Graphene's star is rising as a material that could become essential to efficient, environmentally sound oil production. Rice University researchers are taking advantage of graphene's outstanding strength, light weight and solubility to enhance fluids used to drill oil wells.
The Rice University lab of chemist James Tour and scientists at M-I SWACO, a Texas-based supplier of drilling fluids and subsidiary of oil-services provider Schlumberger, have produced functionalized graphene oxide to alleviate the clogging of oil-producing pores in newly drilled wells.
The patented technique took a step closer to commercialization with the publication of new research this month in the American Chemical Society journal Applied Materials and Interfaces. Graphene is a one-atom-thick sheet of carbon that won its discoverers a Nobel Prize last year.
Rice's relationship with M-I SWACO began more than two years ago when the company funded the lab's follow-up to research that produced the first graphene additives for drilling fluids known as muds. These fluids are pumped downhole as part of the process to keep drill bits clean and remove cuttings. With traditional clay-enhanced muds, differential pressure forms a layer on the wellbore called a filter cake, which both keeps the oil from flowing out and drilling fluids from invading the tiny, oil-producing pores.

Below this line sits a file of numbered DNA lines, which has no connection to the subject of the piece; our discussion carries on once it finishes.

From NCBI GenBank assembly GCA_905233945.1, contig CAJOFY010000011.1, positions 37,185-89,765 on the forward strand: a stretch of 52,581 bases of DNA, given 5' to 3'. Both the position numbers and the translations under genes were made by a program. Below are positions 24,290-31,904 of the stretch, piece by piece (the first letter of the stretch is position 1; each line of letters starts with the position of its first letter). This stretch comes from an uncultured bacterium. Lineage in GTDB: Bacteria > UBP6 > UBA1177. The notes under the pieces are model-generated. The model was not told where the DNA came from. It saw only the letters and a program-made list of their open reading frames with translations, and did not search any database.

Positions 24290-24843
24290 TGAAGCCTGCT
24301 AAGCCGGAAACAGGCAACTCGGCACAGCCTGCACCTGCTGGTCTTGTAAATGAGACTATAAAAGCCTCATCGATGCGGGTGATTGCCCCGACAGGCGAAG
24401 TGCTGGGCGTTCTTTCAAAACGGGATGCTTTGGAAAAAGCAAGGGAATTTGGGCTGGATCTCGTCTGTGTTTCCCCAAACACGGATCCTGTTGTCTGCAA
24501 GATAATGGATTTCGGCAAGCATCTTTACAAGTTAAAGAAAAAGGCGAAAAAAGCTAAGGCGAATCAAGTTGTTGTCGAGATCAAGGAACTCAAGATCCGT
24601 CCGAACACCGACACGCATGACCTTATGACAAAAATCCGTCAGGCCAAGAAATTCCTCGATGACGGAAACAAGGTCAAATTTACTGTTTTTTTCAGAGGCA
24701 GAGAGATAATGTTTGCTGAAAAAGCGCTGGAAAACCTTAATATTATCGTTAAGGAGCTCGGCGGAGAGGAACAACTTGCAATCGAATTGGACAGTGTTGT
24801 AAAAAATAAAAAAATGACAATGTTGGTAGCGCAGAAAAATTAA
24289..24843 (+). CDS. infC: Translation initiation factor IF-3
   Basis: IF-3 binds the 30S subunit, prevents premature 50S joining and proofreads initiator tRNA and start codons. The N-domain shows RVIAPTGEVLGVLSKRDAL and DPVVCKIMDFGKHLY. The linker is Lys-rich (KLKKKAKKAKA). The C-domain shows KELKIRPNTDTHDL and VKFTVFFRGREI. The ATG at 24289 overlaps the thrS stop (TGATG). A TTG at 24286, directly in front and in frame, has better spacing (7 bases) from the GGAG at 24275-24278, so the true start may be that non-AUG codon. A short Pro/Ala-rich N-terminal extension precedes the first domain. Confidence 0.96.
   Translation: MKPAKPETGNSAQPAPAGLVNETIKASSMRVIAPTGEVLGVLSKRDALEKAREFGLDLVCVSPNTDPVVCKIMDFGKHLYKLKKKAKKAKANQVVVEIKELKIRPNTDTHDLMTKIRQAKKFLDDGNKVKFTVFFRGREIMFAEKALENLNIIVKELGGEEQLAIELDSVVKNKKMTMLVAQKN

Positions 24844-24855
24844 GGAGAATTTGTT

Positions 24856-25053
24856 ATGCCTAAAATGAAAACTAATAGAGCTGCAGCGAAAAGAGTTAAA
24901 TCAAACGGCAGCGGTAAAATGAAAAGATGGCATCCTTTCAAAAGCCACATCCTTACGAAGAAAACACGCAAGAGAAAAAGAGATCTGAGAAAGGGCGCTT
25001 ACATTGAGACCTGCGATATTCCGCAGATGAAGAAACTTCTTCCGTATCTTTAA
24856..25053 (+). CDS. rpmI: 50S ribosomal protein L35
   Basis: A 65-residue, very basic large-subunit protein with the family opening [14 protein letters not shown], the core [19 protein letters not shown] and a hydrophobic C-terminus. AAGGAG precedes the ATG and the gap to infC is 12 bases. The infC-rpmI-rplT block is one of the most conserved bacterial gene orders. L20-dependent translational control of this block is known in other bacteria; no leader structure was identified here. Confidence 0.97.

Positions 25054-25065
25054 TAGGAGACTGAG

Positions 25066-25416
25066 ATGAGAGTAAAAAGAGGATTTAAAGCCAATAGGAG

When the drill bit is removed and drilling fluid displaced, the formation oil forces remnants of the filter cake out of the pores as the well begins to produce. But sometimes the clay won't budge, and the well's productivity is reduced.
The Tour Group discovered that microscopic, pliable flakes of graphene can form a thinner, lighter filter cake. When they encounter a pore, the flakes fold in upon themselves and look something like starfish sucked into a hole. But when well pressure is relieved, the flakes are pushed back out by the oil.
All that was known two yea
|Contact: David Ruth|